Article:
> I’ve reworked the webrev as requested to make jdk.vm.compiler a non-upgradeable platform module, this allowing it to be mentioned in default.policy:
>
> http://cr.openjdk.java.net/~dnsimon/8145337/
>
> -Doug
>
>> On 30 Jan 2017, at 22:53, Mandy Chung <[hidden email]> wrote:
>>
>>>
>>> On Jan 30, 2017, at 1:36 PM, Doug Simon <[hidden email]> wrote:
>>>
>>>
>>>> On 30 Jan 2017, at 21:55, Mandy Chung <[hidden email]> wrote:
>>>>
>>>>
>>>>> On Jan 30, 2017, at 10:38 AM, Doug Simon <[hidden email]> wrote:
>>>>>
>>>>> I’ve extended the webrev with that change - please re-review:
>>>>>
>>>>> http://cr.openjdk.java.net/~dnsimon/8145337_make/webrev
>>>>>
>>>>
>>>> +1
>>>
>>> Thanks. Is that a “Reviewed”?
>>>
>>
>> Sorry. I only noticed now that you added this to UPGRADEABLE_MODULE.   Please add it only to PLATFORM_MODULES list instead.
>>
>> Making it an upgradeable module is a separate issue.  I suggest you reopen JDK-8171448.  Specifically, since upgradeable modules are not tied with java.base, our goal for JDK 9 is to eliminate qualified exports from JDK modules to upgradeable modules, e.g. JDK-8170116, JDK-8166745, JDK-8161549.
>>
>>> I think I should get at least one sign-off from the security team.
>>>
>>
>> Hope Sean will review this one.  Please send an updated webrev.
>>
>>> Also, since this is effectively making jdk.vm.compiler an upgradeable module,
>>
>> No it does not.
>>
>>> what’s the implication for it being a hash-checked module?
>>
>> When a module M is recorded in the ModuleHashes attribute of java.base, the runtime will check if module M resolved in the graph matches the one tied with java.base when created at build time; if not, it will fail.  If an upgradeable module
>>
>>> It seems like these changes effectively achieve what I was requesting with https://bugs.openjdk.java.net/browse/JDK-8171448.
>>
>> JDK-8145337 is about the security permission.  It’s better to separate this review from JDK-8171448.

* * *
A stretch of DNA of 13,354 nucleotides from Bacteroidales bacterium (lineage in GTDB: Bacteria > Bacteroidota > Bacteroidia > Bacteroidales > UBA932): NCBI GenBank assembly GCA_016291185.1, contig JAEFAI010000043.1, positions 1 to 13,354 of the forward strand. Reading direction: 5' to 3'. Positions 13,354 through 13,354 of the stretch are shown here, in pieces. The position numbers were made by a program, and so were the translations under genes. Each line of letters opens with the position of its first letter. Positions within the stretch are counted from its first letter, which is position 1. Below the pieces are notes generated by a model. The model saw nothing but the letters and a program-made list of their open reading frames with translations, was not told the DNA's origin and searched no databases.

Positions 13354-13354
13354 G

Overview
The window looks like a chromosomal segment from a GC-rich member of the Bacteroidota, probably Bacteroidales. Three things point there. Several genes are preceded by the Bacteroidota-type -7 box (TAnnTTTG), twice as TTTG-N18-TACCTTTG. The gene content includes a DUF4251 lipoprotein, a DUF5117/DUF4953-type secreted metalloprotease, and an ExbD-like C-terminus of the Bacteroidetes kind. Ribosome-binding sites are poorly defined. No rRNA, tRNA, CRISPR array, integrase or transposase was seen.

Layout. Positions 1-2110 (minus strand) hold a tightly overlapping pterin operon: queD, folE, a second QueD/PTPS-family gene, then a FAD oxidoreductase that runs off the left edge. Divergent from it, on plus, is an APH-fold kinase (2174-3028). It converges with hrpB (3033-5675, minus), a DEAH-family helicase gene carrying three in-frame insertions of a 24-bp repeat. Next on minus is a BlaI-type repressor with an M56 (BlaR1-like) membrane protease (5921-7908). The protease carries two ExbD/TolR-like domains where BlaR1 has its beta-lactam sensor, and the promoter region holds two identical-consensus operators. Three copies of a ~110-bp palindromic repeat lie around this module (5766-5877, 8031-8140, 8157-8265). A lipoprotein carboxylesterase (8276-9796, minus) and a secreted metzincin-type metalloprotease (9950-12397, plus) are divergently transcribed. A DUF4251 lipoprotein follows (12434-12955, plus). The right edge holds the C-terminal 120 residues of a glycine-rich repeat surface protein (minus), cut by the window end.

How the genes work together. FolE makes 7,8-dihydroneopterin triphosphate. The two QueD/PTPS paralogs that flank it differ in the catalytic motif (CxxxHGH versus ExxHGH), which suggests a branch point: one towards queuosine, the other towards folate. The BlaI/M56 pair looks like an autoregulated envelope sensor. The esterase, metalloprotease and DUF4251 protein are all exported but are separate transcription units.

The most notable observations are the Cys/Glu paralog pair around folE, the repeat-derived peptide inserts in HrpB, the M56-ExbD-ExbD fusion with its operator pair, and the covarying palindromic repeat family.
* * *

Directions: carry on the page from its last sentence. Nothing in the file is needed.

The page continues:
>>
>> Mandy
>>
>>>
>>> -Doug
>>>
>>>>
>>>>> Strangely, there was no existing declaration of jdk.vm.compiler in Modules.gmk.
>>>>>
>>>>
>>>> Default is to be defined by the application class loader.  The build will find all modules from the source. There is no need to list all modules.
>>>>
>>>>> BTW, I never answered your question:
>>>>>
>>>>> "How does JVMCI call out to jdk.vm.compiler?  does it load classes using Class::forName with the system class loader?”
>>>>>
>>>>> It uses JVMCIServiceLocator[1] which is a mechanism built on the standard ServiceLoader.
>>>>
>>>> Thanks for the pointer. That confirms my understanding that loads the service providers using the system class loader.
>>>>
>>>> Mandy
>
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Re: RFR: 8145337: [JVMCI] JVMCI initialization with SecurityManager installed fails: java.security.AccessControlException: access denied

Doug Simon @ Oracle

> On 1 Feb 2017, at 20:54, Sean Mullan <[hidden email]> wrote:
>
> Couple of comments:
>
> - jdk.vm.ci is already loaded by the boot loader so it is implicitly granted AllPermission and does not need an entry in default.policy.

Thanks - I removed it.

> - all internal APIs in the jdk.vm.compiler module will now be restricted by default by SecurityManager::checkPackageAccess(), so if you have any code or tests running with a SecurityManager that are accessing internal APIs in the jdk.vm.compiler module, you will need to grant them an appropriate "accessClassInPackage" RuntimePermission in addition to any --add-exports option you are using to break through encapsulation.

Vladimir, does the AOT need to run with a SecurityManager and if so, I assume the qualified exports from jdk.vm.compiler to jdk.aot will allow it to run without needed an extra policy file?

-Doug

> On 2/1/17 6:07 AM, Doug Simon wrote:
>> I’ve reworked the webrev as requested to make jdk.vm.compiler a non-upgradeable platform module, this allowing it to be mentioned in default.policy:
>>
>> http://cr.openjdk.java.net/~dnsimon/8145337/
>>
>> -Doug
>>
>>> On 30 Jan 2017, at 22:53, Mandy Chung <[hidden email]> wrote:
>>>
>>>>
>>>> On Jan 30, 2017, at 1:36 PM, Doug Simon <[hidden email]> wrote:
>>>>
>>>>
>>>>> On 30 Jan 2017, at 21:55, Mandy Chung <[hidden email]> wrote:
>>>>>
>>>>>
>>>>>> On Jan 30, 2017, at 10:38 AM, Doug Simon <[hidden email]> wrote:
>>>>>>
>>>>>> I’ve extended the webrev with that change - please re-review:
>>>>>>
>>>>>> http://cr.openjdk.java.net/~dnsimon/8145337_make/webrev
>>>>>>
>>>>>
>>>>> +1
>>>>
>>>> Thanks. Is that a “Reviewed”?
>>>>
>>>
>>> Sorry. I only noticed now that you added this to UPGRADEABLE_MODULE.   Please add it only to PLATFORM_MODULES list instead.
>>>
>>> Making it an upgradeable module is a separate issue.  I suggest you reopen JDK-8171448.  Specifically, since upgradeable modules are not tied with java.base, our goal for JDK 9 is to eliminate qualified exports from JDK modules to upgradeable modules, e.g. JDK-8170116, JDK-8166745, JDK-8161549.
>>>
>>>> I think I should get at least one sign-off from the security team.
>>>>
>>>
>>> Hope Sean will review this one.  Please send an updated webrev.
>>>
>>>> Also, since this is effectively making jdk.vm.compiler an upgradeable module,
>>>
>>> No it does not.
>>>
>>>> what’s the implication for it being a hash-checked module?
>>>